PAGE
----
PA Should Not Pre-Empt Progress on Earned Sick Leave

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State Representative Seth Grove of York County and business lobbyists want Pennsylvania to be the latest state to pass a law stopping city and local governments from ensuring private-sector workers receive paid time off when they get sick.

House Bill 1807 is, in part, a response to efforts earlier this year to enact an earned sick leave law in Philadelphia. City Councilman Bill Greenlee — supported by community groups, nonprofits, unions, and churches — won City Council approval of a bill requiring employers in the city to offer paid sick days to their employees, but it was vetoed by Mayor Michael Nutter.

Representative Grove’s bill would ensure that this type of local momentum is squashed in Pennsylvania before it takes off again.

The United States is the only one among the richest 22 countries in the world that does not guarantee its workers some form of paid sick leave. In Pennsylvania, nearly 40% of private-sector workers, most of them with low incomes, have no paid sick days.

Nationally, nearly 80% of the lowest-paid workers go without paid sick days — many employed in jobs that come into frequent contact with the public, including food service, hotel, childcare, and nursing home workers. When they get sick, these workers must choose between calling off work without pay — risking dismissal — and going to work while sick — risking a public health crisis.

Requiring earned sick leave is not only good for workers. It also saves money by improving public health. It improves the economy by encouraging businesses to compete in partnership with their employees — taking the high road to profitability — which is more productive long-term than squeezing them (as explained further in this op-ed).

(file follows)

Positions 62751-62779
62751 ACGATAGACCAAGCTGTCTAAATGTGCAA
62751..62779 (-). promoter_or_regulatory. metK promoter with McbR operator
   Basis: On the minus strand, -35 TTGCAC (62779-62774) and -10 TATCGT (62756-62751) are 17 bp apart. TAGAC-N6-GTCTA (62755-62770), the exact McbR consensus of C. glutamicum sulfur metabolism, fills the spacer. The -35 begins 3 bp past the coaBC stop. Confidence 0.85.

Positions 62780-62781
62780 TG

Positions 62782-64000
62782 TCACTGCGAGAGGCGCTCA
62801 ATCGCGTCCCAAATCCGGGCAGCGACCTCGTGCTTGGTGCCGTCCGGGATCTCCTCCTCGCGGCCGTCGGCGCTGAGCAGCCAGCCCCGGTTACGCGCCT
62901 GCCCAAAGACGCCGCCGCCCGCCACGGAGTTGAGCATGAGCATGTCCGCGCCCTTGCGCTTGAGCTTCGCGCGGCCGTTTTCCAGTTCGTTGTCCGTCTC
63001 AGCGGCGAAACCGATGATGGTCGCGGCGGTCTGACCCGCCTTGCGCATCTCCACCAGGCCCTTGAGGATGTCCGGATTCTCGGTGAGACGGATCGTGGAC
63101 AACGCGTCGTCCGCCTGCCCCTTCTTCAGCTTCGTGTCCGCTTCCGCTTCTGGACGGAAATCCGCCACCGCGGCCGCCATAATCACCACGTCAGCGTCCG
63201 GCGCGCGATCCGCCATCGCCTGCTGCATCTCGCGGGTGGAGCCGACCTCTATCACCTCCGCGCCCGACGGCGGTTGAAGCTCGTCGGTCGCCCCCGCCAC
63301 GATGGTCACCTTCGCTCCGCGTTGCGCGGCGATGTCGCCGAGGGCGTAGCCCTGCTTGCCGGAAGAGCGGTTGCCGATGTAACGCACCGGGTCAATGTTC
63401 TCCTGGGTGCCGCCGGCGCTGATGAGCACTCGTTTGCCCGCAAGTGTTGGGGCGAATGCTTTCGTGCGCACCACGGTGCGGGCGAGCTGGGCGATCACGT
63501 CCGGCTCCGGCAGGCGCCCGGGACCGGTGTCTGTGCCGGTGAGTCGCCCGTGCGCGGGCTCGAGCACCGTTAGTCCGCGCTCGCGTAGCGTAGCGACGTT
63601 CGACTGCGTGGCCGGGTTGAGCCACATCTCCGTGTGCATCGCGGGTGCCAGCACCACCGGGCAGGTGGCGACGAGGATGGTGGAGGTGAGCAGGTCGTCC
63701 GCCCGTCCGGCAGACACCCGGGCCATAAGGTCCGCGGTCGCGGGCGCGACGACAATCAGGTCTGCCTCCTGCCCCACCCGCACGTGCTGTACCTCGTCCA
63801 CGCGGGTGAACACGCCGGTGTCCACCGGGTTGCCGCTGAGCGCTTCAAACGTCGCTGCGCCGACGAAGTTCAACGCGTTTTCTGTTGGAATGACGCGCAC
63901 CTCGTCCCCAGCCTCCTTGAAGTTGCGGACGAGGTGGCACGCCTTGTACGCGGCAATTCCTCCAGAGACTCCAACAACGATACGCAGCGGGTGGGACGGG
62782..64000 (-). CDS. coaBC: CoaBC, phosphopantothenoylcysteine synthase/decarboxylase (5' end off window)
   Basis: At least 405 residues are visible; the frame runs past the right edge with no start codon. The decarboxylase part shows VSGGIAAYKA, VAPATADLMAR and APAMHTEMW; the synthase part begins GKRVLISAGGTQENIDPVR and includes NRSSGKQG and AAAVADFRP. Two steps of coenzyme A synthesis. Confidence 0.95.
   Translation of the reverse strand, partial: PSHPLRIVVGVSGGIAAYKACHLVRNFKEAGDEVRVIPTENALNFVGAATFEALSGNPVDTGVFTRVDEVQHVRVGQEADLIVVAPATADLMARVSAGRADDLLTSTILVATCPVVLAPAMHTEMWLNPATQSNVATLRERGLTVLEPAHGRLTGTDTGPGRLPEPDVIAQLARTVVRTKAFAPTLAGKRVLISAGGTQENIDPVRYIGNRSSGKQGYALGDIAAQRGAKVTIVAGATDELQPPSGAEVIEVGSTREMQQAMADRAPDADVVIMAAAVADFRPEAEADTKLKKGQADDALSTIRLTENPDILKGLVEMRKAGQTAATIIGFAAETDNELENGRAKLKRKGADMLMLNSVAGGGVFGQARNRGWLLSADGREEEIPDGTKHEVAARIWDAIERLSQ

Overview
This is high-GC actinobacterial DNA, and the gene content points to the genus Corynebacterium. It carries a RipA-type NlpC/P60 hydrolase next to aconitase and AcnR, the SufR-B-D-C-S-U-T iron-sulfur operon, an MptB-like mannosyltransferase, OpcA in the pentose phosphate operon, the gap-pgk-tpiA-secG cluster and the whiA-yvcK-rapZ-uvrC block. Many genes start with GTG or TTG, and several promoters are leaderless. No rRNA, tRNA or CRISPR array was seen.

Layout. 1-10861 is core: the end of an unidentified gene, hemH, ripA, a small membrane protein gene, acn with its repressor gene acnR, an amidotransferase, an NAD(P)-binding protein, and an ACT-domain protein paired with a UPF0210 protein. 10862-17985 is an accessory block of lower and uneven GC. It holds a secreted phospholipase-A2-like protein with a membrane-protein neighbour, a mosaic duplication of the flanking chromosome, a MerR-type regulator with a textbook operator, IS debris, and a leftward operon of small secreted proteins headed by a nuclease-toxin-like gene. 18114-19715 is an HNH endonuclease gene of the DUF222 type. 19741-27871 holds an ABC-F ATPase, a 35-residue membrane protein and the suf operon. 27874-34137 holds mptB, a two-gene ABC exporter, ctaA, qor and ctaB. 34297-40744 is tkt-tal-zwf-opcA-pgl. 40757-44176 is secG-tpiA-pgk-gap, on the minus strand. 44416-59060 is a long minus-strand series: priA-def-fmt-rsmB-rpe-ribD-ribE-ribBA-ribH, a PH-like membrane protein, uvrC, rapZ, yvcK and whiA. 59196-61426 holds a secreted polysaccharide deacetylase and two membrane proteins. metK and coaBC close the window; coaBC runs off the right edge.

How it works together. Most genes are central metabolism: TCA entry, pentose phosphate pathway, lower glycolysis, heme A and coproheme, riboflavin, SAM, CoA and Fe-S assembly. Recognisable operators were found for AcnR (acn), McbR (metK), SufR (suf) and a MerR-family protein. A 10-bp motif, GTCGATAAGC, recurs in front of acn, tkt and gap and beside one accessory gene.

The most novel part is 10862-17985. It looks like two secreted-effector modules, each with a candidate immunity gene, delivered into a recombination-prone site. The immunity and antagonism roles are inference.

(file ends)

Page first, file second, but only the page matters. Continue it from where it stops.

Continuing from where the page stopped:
The Centers for Disease Control and Prevention (CDC) estimated that the spread of seasonal flus due to a lack of earned sick days costs businesses $10.4 billion every year. A National Health survey found that workers with earned sick leave are more likely to get screened for cancer than those without. A National Institute for Occupational Safety and Health (NIOSH) study found that workers with access to earned sick leave were 28% less likely to have nonfatal occupational injuries than those without.

Earned sick leave also has broad, bipartisan support. A 2012 national survey conducted by Lake Research Partners and The Tarrance Group found that support for earned sick leave is high among voters. Eighty-six percent of voters (73% Republicans, 87% Independents, and 96% Democrats) said that it is important for the President and Congress to consider laws like earned sick leave and paid family and medical leave.

The arguments made against earned sick leave mirror those made a century or more ago against the first child labor, health and safety, and minimum wage laws. (For a discussion of a flawed National Federation of Independent Business study of paid sick days, click here.) How did those laws — now recognized as foundational stones of humane and productive economies — pass? Because progressive local communities had the freedom to lead their state and their nation.

Allowing local communities to demonstrate the positive payback to high social standards — for employers and the community as well as working families — is how America progressed from the 19th to the 20th centuries. It’s the way to move into the 21st century.

Supporters of pre-emption should not be permitted to turn back the clock and to pre-empt progress. Local communities should retain the freedom to take the high road to better social and economic outcomes.

To weigh in on earned sick leave (House Bill 1807), please call or write your legislators today.



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